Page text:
Does the Non-surgical Application of Enamel Matrix Derivative Reduce the Need of Periodontal Surgical Intervention in Subjects With Severe (Stage III) Periodontitis?

  • End date
    Jun 24, 2023
  • participants needed
  • sponsor
    University of Pisa
Updated on 4 October 2022


Periodontal treatment relies on a sequential series of different phases that are usually incapsulated in three main phases: non-surgical treatment, surgical phase and, finally, supportive phase. Whilst, on the one hand not all patients may undergo surgical interventions, on the other hand non-surgical periodontal and supportive treatment are administered to all subjects affected by periodontitis. Both phases are constituted by closed, non-surgical, root instrumentation which is often carried out with similar techniques. Thus, non-surgical periodontal treatment (NSPT) is the one key stone of the treatment of periodontitis.

NSPT is very efficacious. A significant majority of the diseased sites are usually managed non-surgically (Graziani et al., 2017)). Moreover, bleeding on probing and symptoms are significantly decreased by NSPT. Importantly, NSPT is also capable to reduce systemic inflammation (Teeuw et al., 2014), improve glycaemic control (Sanz et al., 2018) and overall ameliorate oral health related quality of life (Graziani, Music, et al., 2019). Lastly, NSPT is cost effective as its costs are moderate and it may be performed by both dentists and hygienists.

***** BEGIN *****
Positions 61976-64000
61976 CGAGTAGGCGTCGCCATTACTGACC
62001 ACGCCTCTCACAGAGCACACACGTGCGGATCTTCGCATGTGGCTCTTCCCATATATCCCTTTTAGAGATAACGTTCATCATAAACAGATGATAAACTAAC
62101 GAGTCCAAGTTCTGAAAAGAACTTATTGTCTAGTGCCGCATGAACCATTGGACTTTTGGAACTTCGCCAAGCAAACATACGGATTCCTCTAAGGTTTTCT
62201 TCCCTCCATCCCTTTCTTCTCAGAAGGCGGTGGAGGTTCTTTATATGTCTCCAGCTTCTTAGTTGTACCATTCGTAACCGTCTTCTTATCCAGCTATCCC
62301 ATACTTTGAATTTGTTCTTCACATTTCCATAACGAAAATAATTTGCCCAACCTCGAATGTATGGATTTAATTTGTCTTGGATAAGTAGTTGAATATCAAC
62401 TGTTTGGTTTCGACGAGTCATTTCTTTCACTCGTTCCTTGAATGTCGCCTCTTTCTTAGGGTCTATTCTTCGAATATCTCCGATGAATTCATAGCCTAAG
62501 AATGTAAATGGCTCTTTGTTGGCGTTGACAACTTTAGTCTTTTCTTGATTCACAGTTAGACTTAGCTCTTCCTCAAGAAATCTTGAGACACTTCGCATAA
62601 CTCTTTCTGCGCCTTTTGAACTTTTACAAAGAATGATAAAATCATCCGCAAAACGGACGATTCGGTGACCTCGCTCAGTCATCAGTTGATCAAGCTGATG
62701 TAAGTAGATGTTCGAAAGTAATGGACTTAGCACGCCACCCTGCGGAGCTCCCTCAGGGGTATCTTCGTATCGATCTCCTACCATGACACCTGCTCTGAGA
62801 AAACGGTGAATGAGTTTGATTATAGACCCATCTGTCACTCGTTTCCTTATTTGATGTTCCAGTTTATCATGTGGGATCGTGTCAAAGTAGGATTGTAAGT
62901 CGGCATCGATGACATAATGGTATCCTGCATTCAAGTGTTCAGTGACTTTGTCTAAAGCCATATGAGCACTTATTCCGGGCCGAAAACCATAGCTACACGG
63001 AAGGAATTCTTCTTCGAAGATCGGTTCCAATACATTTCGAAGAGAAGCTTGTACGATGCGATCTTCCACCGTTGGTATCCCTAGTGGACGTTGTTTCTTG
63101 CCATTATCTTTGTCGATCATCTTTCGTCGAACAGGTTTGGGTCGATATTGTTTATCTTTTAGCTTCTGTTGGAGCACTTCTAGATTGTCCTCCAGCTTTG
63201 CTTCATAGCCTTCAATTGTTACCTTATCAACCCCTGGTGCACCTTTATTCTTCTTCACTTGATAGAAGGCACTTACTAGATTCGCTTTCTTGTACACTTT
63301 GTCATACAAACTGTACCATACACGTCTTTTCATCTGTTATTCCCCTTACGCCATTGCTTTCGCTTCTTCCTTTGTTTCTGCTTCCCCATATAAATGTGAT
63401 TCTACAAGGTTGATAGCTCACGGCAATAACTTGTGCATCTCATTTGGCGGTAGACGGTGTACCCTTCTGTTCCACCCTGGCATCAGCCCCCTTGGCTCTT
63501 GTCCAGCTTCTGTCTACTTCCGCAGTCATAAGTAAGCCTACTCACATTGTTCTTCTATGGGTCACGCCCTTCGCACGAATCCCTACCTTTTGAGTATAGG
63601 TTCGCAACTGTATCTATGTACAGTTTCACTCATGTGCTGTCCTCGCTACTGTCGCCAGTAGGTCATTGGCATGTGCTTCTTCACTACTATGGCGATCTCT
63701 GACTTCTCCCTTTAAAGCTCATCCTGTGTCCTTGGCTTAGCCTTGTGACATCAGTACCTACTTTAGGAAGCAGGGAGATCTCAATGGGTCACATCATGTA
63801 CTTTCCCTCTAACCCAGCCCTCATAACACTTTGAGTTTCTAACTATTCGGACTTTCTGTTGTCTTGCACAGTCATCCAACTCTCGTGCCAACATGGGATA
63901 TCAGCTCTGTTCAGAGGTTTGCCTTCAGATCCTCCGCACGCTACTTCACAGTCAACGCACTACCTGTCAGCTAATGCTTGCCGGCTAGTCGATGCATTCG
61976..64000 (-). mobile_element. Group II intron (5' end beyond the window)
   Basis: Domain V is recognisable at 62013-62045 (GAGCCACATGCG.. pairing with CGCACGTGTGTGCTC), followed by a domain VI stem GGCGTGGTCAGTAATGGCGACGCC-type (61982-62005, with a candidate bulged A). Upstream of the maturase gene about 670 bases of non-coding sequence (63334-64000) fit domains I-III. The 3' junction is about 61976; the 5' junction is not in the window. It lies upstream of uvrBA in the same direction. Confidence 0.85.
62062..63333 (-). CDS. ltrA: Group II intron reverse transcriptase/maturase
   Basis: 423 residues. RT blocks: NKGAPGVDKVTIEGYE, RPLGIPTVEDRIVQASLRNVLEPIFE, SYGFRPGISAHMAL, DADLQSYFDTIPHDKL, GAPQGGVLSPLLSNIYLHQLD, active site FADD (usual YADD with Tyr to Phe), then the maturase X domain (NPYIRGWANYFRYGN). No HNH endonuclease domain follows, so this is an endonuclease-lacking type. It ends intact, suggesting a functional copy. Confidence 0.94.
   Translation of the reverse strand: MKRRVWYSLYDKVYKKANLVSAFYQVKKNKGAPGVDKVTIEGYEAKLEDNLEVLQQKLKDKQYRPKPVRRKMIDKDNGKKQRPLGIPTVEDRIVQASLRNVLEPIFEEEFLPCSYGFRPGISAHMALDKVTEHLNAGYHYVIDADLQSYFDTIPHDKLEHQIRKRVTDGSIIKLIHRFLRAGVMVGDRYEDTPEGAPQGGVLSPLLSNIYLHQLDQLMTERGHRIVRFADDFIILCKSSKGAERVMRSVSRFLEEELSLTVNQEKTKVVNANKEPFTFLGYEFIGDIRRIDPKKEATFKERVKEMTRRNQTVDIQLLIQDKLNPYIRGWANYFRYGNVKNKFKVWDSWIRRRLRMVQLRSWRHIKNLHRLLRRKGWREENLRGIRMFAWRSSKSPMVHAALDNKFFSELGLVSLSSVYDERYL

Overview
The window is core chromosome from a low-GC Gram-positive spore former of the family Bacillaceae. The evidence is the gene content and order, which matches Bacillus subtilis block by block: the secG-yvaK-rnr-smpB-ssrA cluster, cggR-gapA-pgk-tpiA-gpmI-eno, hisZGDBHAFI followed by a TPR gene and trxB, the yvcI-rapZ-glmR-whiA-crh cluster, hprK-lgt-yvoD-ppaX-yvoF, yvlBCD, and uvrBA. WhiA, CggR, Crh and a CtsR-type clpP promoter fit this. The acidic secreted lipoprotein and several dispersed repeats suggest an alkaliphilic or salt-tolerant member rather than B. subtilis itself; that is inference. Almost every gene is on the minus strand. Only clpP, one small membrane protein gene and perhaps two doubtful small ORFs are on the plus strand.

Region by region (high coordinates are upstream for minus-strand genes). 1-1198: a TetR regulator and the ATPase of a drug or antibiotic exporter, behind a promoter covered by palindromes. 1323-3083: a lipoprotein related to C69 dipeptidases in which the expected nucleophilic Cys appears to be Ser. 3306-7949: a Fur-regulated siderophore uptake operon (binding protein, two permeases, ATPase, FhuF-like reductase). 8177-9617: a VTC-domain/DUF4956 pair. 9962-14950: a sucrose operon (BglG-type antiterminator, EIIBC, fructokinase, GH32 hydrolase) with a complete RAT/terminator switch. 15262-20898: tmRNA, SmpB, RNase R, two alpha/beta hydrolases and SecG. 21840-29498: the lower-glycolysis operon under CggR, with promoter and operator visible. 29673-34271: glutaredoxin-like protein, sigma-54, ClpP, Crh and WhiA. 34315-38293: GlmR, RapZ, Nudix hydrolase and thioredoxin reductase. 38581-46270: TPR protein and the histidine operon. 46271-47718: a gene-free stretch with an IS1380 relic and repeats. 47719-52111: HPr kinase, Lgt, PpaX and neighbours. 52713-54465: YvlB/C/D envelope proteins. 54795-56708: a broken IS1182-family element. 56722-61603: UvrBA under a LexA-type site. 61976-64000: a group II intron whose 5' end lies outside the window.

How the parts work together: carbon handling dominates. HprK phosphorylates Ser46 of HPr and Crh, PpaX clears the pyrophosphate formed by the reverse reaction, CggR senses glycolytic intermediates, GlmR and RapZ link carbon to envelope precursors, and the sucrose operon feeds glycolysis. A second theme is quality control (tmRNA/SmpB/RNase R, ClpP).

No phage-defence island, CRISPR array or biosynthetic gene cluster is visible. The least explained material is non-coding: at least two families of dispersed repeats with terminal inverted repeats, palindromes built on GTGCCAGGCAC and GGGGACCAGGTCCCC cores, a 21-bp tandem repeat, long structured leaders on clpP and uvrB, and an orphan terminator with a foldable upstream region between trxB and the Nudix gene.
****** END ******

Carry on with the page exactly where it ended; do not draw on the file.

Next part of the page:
Nevertheless, NSPT is often uncapable to solve an entire clinical case and surgical treatment is advocated as in fact the complete closure of the pockets ranges from 57 to 75% according to a follow-up of 3⁄4 months or 6/8 respectively (Solini et al., 2019). Periodontal surgery is also effective, but it is nonetheless a surgical intervention which cannot be defined as deprived of side effects (Graziani et al., 2018).

Thus, in order to improve the outcome of NSPT numerous adjunctive treatment modalities have been advocated (Braun et al., 2008; Graziani et al., 2017; Haffajee et al., 2003). Yet the objective of reducing the need for surgery has been rarely evaluated.

Recently, our group ran a trial in which enamel matrix derivatives (EMD) has been applied as non-surgical adjunct. The findings highlighted that EMD application lowers systemic inflammation, increases blood clot stability and, locally, reduces of the need for surgery by 32% compared to the control group without EMD.

Thus, a multicentre responding to the following questions:

  • Flapless application of EMD reduce the need for periodontal surgery?
  • Are the results stable over time?
  • Can the results be generalized among different clinicians? EMD is a resorbable, implantable material and supports periodontal regeneration, which takes place over more than a year. It consists of hydrophobic enamel matrix proteins extracted from developing embryonal enamel of porcine origin in a propylene glycol alginate carrier.